Displaying results 1 - 20 of 201 matches (0.01 seconds)
Sixteen Nepalese specialists in ornithology, herpetofauna, biodiversity, plants and taxono-my, fisheries, and water and environment governance participated in the workshop. Ten technical papers focusing on various aspects of ecology and its relation
Increasing precipitation and glacier melt keep Asia’s rivers flowing
New Studies: Indus River flow variability and trends
The Koshi River basin is a transboundary basin shared by China, India, and Nepal. The River originates on the high altitude Tibetan Plateau and passes through eastern Nepal and northern Bihar in India before joining the Ganges.
The scars over the hills of Jure village in Sindupalchok district, nearly 40 kms south of the Nepal’s capital Kathmandu, still remain visible as constant reminder of the devastating landslide on 2 August 2014. The disaster killed 145 people
sites along the Ratu River in early August 2016 to check on instruments and document community experience with
After three years of initial research conducted in partnership with the Bjerknes Centre for Climate Research (BCCR), FutureWater, and several regional institutions, ICIMOD has been produced path-breaking research findings, which have not only been
ICIMOD, in collaboration with Gilgit Baltistan Disaster Management Authority and Focus Humanitarian Assistance, is planning to pilot Community Based Flood Early Warning System (CBFEWS) in Gilgit Baltistan under the project ‘Agricultural Water,
Two side events were organised by the International Centre for Integrated Mountain Development (ICIMOD) in collaboration with Institute of Geographic Sciences and Natural Resources Research (IGSNRR) during the 33rd International Geographical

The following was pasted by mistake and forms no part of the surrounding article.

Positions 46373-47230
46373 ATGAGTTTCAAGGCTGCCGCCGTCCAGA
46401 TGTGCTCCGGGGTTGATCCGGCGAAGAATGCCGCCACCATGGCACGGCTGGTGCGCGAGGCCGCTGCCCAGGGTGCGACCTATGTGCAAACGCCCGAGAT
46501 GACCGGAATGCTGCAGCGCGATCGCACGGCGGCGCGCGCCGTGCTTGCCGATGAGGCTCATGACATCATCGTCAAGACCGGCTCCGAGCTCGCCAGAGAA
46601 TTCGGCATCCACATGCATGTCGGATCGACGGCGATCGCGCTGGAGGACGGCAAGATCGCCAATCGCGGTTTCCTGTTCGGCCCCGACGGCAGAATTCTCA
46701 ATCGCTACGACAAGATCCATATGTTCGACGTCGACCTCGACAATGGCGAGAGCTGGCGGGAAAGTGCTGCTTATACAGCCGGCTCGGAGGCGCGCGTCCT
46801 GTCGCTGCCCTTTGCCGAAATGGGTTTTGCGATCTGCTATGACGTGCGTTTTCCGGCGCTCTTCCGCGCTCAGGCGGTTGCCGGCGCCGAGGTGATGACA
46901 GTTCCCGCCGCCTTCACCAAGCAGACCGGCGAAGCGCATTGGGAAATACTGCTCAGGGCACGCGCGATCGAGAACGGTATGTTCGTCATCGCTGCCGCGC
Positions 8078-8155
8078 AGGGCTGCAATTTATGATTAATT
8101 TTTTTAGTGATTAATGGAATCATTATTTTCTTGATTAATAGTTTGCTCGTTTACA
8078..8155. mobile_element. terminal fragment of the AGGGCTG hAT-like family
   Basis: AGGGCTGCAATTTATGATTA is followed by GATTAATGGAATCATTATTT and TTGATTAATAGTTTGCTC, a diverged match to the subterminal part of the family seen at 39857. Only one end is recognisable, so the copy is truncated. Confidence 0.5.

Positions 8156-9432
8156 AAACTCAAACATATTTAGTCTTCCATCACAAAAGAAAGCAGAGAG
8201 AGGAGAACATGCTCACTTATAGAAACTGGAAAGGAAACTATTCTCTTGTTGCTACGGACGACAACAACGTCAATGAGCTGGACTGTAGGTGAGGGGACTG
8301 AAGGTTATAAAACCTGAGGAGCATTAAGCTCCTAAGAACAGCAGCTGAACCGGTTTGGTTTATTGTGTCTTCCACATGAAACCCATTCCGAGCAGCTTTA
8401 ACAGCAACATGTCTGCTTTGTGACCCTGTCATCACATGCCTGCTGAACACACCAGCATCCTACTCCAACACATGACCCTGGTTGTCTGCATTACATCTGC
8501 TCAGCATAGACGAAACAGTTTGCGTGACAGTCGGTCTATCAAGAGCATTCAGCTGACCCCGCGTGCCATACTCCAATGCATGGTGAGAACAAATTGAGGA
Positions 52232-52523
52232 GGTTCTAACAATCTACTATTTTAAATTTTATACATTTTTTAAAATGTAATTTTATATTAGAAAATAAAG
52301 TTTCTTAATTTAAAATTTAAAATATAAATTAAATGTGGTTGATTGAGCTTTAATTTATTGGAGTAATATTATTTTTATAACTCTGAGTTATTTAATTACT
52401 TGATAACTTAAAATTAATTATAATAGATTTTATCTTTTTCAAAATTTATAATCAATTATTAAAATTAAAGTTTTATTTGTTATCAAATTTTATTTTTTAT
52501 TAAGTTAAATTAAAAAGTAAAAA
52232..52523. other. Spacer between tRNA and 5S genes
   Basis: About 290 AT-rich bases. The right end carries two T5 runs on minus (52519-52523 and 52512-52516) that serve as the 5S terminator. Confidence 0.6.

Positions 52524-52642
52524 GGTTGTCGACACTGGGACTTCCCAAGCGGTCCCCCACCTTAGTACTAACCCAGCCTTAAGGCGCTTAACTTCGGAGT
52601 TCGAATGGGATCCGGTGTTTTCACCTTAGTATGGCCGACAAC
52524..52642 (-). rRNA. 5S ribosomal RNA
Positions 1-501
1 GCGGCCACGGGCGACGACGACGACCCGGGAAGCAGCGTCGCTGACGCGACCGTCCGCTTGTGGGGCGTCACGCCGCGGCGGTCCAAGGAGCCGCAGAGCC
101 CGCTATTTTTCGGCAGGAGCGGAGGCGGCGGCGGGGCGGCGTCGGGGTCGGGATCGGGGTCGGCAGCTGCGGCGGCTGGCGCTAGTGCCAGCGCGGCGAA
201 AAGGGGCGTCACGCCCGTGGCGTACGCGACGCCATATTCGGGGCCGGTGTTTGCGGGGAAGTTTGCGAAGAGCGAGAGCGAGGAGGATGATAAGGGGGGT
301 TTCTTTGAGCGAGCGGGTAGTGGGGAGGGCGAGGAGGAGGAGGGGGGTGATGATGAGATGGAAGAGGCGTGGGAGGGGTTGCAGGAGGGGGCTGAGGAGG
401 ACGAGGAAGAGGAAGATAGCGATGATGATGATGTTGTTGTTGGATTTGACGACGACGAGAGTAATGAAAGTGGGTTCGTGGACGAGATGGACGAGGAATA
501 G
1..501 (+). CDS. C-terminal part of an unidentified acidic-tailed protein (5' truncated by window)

Indus River Basin is shared by four countries Afghanistan, China, India, and Pakistan, with the largest portions of the basin lying in Pakistan (52%) and India (33%). The main River originates at Lake Ngangla Rinco on the Tibetan Plateau in the
Lessons from the Barahchhetra community in the Koshi River Basin of Nepal
in the part of the Koshi River Basin shared by Nepal and China. The field visit was followed by a two-day KBP Partners’ Forum. The purpose of the visit was to
Methodology and Progress Review Workshop: Land Use and Land Cover Change, Erosion and Sedimentation Assessment over the Koshi River basin
by the International RiverFoundation, the 19th International Riversymposium (http://Riversymposium.com/), which is being held at Taj Palace in New Delhi, India from 12 to 14 September 2016, brings together River managers, policy developers,
in five of the major river basins in the region: the Indus, Brahmaputra, Ganges, Salween and
Partnership forum to reduce disasters in the Koshi River Basin
The Hindu Kush Himalaya (HKH) is one of the most dynamic, diverse, and complex mountain systems in the world, providing fresh water resources to more than 210 million people in the mountains and 1.3 billion people downstream.
By the mid-monsoon, flash floods of Bhote Koshi had already swept away more than 65 houses and placed 200 more at risk. With rains becoming heavier, further damage was expected.
Nepal is going through a phase of economic development, and consequently, a lot of water resources projects are being planned and constructed. Unfortunately, the country still takes the conventional project-by-project approach to development, which